Description & Map
In a tiny patch of land bounded by the M11 and the M25 is this quiet rural area, full of beauty and tranquillity. The walk takes you from the village of Abridge, over the River Roding and up into farmland north of the river, before swinging round to the east and then sweeping back into the river valley. Then south of the river you walk up into the hills overlooking the Stapleford Aerodrome, go across fields to the 1000 year old church of St Mary and All Saints, Lambourne, and then back to Abridge via meadows and woodlands.
There are some lovely views to be enjoyed all along the route. This walk ought to be called 'the walk of many bridges' - there at least 8 to cross, from simple plank bridges, to proper wooden ones with handrails, metal ones and even one magnificent concrete structure. On the downside though, there is some road walking on the route, although mostly along tiny quiet lanes.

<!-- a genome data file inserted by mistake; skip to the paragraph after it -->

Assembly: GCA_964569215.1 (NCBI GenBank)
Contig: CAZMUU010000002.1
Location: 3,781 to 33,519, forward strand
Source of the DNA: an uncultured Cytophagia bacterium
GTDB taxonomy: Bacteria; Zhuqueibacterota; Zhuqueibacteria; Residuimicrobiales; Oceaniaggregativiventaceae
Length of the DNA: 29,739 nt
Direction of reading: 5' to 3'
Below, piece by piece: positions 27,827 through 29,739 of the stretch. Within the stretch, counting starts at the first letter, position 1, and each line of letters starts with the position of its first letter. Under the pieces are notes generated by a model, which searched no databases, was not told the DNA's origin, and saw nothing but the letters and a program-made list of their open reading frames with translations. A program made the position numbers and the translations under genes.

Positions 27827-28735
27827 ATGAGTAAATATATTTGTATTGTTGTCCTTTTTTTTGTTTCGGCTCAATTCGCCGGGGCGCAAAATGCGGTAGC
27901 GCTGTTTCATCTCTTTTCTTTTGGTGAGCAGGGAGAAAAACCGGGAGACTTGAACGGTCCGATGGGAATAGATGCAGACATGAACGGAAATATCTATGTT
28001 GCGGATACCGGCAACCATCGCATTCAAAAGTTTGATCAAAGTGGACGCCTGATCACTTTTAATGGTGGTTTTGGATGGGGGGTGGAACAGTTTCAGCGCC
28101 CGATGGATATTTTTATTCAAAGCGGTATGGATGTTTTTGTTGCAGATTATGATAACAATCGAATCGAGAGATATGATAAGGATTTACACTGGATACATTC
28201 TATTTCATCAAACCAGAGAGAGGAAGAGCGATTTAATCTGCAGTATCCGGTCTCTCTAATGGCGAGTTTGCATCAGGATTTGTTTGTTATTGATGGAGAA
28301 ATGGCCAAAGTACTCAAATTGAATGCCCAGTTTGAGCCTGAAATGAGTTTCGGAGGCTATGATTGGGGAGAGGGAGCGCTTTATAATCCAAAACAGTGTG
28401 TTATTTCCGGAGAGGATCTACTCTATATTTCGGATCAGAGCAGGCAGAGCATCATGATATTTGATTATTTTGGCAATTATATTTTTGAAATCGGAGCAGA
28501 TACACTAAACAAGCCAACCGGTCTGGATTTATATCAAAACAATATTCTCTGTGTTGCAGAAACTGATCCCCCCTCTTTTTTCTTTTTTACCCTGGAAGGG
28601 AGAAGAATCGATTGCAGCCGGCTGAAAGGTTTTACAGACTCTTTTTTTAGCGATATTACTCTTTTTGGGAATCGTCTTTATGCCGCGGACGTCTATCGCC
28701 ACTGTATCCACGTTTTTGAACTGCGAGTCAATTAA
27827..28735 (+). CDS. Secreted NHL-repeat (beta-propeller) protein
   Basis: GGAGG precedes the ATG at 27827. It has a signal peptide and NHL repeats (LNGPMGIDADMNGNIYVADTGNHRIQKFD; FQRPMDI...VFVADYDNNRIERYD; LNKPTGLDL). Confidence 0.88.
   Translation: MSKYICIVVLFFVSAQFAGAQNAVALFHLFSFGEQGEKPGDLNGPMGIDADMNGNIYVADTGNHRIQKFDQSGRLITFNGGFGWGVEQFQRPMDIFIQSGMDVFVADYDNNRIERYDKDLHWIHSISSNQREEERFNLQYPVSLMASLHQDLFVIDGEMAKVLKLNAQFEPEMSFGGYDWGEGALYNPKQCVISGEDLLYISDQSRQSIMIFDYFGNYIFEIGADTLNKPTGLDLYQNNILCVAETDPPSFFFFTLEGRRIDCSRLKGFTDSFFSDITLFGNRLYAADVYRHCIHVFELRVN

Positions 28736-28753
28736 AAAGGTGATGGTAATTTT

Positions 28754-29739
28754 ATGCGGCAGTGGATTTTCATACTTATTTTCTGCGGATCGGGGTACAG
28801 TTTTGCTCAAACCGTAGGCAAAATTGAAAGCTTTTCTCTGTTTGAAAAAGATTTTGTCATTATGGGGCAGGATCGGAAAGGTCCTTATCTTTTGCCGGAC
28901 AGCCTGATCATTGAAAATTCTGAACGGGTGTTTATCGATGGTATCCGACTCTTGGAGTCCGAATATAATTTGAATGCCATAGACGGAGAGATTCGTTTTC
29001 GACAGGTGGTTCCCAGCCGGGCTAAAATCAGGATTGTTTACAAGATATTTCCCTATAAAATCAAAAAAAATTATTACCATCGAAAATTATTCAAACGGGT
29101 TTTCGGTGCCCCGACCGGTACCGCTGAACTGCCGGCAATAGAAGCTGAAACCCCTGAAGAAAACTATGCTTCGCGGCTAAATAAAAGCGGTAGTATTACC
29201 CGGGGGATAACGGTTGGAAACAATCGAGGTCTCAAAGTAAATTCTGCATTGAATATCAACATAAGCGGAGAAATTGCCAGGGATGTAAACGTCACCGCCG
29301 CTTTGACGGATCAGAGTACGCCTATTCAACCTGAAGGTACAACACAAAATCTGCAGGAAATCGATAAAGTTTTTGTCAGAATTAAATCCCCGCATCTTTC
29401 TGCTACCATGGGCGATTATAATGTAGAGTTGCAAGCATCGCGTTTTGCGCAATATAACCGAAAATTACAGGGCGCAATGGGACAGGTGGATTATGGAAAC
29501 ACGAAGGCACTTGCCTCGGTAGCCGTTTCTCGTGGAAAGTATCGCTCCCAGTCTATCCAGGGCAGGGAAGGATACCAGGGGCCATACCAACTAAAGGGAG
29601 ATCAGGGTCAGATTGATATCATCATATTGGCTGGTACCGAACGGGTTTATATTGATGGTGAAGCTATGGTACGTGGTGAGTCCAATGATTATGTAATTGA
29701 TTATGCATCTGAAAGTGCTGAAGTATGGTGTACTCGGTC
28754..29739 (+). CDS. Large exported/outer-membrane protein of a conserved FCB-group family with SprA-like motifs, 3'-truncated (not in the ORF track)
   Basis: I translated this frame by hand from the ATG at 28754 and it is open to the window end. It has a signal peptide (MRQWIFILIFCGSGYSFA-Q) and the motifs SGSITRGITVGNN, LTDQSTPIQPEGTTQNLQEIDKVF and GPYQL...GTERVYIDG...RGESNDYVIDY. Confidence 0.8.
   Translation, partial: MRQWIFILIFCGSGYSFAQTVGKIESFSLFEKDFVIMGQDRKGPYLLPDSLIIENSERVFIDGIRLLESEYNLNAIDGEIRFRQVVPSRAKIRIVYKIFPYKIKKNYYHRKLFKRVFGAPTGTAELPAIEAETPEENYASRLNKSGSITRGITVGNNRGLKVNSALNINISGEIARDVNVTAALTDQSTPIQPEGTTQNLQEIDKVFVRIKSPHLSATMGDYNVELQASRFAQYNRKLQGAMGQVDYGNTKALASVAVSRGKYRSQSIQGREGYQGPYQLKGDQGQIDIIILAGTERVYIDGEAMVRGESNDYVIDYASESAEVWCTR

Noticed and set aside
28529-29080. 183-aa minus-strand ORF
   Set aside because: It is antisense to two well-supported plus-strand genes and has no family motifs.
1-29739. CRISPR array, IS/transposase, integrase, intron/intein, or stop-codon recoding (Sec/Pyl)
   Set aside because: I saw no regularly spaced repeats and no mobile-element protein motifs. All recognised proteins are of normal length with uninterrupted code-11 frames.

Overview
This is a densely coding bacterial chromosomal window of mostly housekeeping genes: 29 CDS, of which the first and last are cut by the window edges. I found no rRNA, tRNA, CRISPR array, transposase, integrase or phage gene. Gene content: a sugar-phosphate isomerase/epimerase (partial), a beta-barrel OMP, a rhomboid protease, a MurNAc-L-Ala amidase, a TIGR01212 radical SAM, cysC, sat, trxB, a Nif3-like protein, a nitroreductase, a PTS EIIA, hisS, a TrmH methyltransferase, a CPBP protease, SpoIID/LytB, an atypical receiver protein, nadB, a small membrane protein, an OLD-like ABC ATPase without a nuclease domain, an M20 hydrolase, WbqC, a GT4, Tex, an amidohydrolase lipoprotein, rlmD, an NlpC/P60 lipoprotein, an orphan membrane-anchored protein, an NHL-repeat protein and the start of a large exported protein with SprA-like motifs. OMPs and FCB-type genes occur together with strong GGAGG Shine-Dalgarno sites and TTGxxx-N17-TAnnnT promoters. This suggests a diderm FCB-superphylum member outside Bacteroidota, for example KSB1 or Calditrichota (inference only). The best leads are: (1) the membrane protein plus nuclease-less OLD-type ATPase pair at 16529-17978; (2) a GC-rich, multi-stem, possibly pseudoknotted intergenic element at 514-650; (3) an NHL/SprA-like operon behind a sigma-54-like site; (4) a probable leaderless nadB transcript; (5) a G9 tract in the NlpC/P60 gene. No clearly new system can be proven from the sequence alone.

A. Near the top of New Farm Drive, opposite Knights Walk, there's a small offroad parking bay (P) big enough for a single vehicle. From there, walk back down New Farm Drive (1) to the main road (Ongar Road) and turn left. Walk along the pavement for less than a quarter of a mile to Abridge Mews and then turn right onto Abridge Road to cross the bridge over the River Roding (2). At the north end of the road-bridge, turn right over a stile into the field immediately north of the river.
B. Cross the field (known as Bloody Mead) diagonally towards the stile (3), and climb over it into the next field. Continue north east with a fence on your right, to a stile on the left of a metal gate (4) and walk north along the field edge to Epping Lane.
C. Turn right on the lane for about 50 yards then turn left into a field with a ditch on your left. After another 30 yards, cross the ditch at the waymarker and continue north, now with the ditch on your right (5).
D. After about another 200 yards bear right following the field edge and shortly after, cross the wooden footbridge[FB_I] on your right (6) and turn left to continue north. Keep walking along the field edge to a second footbridge[FB_II] and stile.